As an enthusiast of all things Italian, I am deeply fond of the Macchi C.202/205V fighters. My book examines in detail the operational careers of two of Italy’s best fighter aircraft in World War 2. The failure of engines’ pre-war designs of their own forced the Italians to ask German technology for good inline power units to be fitted on Regia Aeronautica fighters. The reliable DB 601s and DB 605s, coupled with good airframes, materialised the C.202 and the C.205V fighters. These outstanding aircraft allowed the Italian fighter pilots to be a match against the Allied fighters and bombers, prior to be overwhelmed by more potent Allied aircraft, through late 1942 to mid-1943. My text explores the war actions of the Italian Folgores and Veltros alike over several operational theatres as the Mediterranean, Malta, North Africa, the Eastern Front and Italy’s homeland skies. Not to mention C.202s and C.205Vs in foreign service with both Luftwaffe and Croat Air Force in WW2 and the Royal Egyptian Air Force in the First Arab-Israeli war of 1948-49. The narrative is supported also with plenty of period photos and nice colour profiles of these aircraft types, often identifying for each aircraft the pilot who flew it.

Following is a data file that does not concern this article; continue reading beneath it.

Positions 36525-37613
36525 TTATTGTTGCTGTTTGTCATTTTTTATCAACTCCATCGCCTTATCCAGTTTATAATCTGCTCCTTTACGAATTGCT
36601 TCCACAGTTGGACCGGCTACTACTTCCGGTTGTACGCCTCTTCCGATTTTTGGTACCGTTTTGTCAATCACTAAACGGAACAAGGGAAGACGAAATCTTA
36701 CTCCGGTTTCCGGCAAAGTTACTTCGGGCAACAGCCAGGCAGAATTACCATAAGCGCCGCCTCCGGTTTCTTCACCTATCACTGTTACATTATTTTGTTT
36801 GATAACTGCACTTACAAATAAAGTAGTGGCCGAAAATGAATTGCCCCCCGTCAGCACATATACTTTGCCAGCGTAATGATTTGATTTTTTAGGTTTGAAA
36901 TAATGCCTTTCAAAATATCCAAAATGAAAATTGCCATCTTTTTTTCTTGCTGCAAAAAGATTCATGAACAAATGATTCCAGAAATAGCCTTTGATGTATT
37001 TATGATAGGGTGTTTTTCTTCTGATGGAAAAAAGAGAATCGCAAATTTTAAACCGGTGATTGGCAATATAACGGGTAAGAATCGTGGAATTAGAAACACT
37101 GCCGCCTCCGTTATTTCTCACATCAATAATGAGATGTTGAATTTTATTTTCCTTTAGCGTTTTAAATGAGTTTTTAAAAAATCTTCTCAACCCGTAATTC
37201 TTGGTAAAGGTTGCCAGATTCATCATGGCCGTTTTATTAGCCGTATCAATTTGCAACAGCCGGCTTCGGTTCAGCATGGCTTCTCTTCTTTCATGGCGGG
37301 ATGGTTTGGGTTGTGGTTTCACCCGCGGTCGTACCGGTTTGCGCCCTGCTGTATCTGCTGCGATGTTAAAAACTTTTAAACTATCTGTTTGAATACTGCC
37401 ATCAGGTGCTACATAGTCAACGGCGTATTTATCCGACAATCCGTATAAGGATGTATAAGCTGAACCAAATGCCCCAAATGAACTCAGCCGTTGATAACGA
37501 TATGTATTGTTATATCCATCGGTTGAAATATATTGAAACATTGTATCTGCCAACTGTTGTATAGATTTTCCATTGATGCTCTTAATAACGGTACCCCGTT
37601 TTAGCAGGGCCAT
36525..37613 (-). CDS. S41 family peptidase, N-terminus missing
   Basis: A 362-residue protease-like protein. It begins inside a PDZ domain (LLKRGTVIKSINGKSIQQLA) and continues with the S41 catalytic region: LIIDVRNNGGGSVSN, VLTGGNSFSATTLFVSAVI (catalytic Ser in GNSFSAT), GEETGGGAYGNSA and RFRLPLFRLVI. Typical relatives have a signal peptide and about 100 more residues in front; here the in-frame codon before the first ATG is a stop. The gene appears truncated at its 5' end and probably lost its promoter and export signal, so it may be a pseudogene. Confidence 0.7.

What should have I asked you?
I think you should have asked me about the men who flew such machines as well as the episodes which saw them act as protagonists.
Franco Bordoni Bisleri Franco Bordoni-Bisleri (10 January 1913 – 15 September 1975) was an Italian aviator and racing car driver. He is one of the top-scoring aces of the Regia Aeronautica, with 19 air victories. His nickname was “Robur” (strength) and was painted on most of his aircraft and racing cars.